Discussion based on https://topdocumentaryfilms.com/flow-for-love-of-water/: Flow: For Love of Water (Student Research Purposes Only)
Impacts of Water as a Human Right versus Privatization
In 2010, the UN (United Nations) General Assembly passed a resolution calling for water to be recognized as a human right. Based on the film, “Flow: For the Love of Water (2008),” this natural resource should be considered a fundamental human right without restriction by commercialization or privatized trade.
Water, just as air, is a basic human right. It is the very essence of our existence as without water, we would perish. We have created our own situation. We have contaminated our water supply. We must work as an intelligent species to rectify the situation rather than create a market-tradeable commodity. Luxury water in the form of bottled water should be regulated such as high-end wine and not promoted as general products for daily consumption. Privatization of public water systems denies the extremely poor access to this basic right which immobilizes any fulfillment of true human security. Unwater.org publicly maintains that:
“Access to water and sanitation are recognized by the United Nations as human rights, reflecting the fundamental nature of these basics in every person’s life. Lack of access to safe, sufficient and affordable water, sanitation and hygiene facilities has a devastating effect on the health, dignity and prosperity of billions of people, and has significant consequences for the realization of other human rights (UN Water, 2022).”
This is basis enough to enact stop orders for all production of bottled water. Economic development and industrialization ventures are often supported by entities such as the World Bank (Flow: For the Love of Water 2008) and without any repercussions due to immunity, these progress-driven movements are causing documented negative effects on human security. All biological processes and natural patterns of which man has no knowledge are being disrupted. Major rivers across the world no longer meet the ocean due to dams that have been constructed for various given reasons (Flow: For the Love of Water 2008). Borders for which these resources can be managed in a more localized manner and supply the population of citizens within the political boundaries that have previously been drawn. Unfortunately, this system fails due to differences in state development causing transnational and global issues. Attempts to improve economic development have often led to situations rendering consequences in of the balance of life and existence.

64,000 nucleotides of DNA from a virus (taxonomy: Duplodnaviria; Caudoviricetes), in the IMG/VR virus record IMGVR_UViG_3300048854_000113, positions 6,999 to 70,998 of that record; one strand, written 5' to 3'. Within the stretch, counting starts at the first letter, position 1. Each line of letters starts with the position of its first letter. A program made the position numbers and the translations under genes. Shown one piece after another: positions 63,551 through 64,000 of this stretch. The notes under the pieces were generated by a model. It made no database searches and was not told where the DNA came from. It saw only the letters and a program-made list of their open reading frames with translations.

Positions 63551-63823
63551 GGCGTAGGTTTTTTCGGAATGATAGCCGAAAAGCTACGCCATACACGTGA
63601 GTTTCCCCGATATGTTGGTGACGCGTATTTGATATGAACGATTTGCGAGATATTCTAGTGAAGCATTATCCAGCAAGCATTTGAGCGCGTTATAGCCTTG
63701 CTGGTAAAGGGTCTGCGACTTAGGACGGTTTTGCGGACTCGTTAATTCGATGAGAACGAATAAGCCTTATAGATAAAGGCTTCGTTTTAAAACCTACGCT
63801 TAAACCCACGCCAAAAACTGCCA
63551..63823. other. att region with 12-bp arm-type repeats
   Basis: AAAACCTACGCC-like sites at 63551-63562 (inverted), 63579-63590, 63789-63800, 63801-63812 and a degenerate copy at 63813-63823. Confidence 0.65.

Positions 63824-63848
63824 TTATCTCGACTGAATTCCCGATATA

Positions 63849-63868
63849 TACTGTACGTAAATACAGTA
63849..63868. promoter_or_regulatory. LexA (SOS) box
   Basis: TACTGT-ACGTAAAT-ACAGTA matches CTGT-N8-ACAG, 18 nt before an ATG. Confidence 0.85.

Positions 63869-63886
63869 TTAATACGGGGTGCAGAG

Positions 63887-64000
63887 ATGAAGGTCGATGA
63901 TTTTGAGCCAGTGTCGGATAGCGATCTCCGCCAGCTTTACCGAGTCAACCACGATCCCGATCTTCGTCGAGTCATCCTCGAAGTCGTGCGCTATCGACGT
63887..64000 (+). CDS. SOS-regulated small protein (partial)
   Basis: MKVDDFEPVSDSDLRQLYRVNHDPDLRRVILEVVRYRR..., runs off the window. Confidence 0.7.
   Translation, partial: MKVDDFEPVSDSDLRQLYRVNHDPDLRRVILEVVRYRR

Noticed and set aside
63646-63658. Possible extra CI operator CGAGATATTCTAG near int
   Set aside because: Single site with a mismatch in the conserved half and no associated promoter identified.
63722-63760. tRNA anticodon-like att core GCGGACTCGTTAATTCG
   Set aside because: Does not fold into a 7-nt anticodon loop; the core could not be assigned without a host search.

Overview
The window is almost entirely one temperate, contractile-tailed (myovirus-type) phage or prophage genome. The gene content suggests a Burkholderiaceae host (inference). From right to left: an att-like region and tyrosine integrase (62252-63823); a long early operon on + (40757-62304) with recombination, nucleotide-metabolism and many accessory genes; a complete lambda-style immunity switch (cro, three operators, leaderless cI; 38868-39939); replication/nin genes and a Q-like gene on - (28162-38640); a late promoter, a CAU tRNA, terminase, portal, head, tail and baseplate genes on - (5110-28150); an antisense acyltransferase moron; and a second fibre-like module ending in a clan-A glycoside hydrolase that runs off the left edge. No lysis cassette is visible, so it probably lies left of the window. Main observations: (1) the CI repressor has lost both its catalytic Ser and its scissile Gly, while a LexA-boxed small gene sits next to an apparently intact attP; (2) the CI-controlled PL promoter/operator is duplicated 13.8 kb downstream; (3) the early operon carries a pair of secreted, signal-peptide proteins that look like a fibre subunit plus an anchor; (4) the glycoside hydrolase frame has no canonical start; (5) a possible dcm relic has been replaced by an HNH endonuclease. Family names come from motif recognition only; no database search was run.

Development and Industrialization as Threats to Human Security
Large corporations exploiting the lack of regulation and abundance of resources in foreign assets has become a global issue. One problem facing humans is a direct impact on the balances of communities. If we look at the workings of an ecosystem, when the predators are decimating the prey population, they turn inward and become cannibalistic. This is no different when it comes to the species of the homo sapiens. We have become a predator within our own species. This makes for a dangerous prediction of stable existence.
We do not believe unless we see; therefore, we see and we believe, but it is then too late for us to make the choice that would have made the difference. Human security is threatened in many areas from economic crises to world pandemics and climate change. The issue facing our entire society now is that change must start locally with introspection of the self and application of what is true and just. This is not realistically possible; yet the option can be offered. Humanity may yet surprise us. Inventions such as the UV water sanitation process from India (Flow: For the Love of Water 2008) and use of ancestral farming techniques have proven successful in localized communities. This lends to the notion that the answer once again lies in the hands of us each as individuals. The world spends more on bottled water than the cost for the UN (United Nations) to provide clean water worldwide (Flow: For the Love of Water 2008). That can be argued to be a personal choice. The UN (United Nations) could also be seen to hold responsibility being the establishing governance for the laws of human rights and protection of human security.
“Change has to be consistent with what really matters (Flow: For the Love of Water 2008).”
These words of wisdom from Ashok Gadgil, developer of the UV Health Water System in India, reflect an important sentiment that drives the need for research to understand how we affect our own destiny of security regarding the flow of water.
Flow: For the Love of Water. (2008). Retrieved July 16, 2022, from https://topdocumentaryfilms.com/flow-for-love-of-water/ (Links to an external site.).
UN Water. (2022.). Human rights: UN-water. UNwater.org. Retrieved July 16, 2022, from https://www.unwater.org/water-facts/human-rights/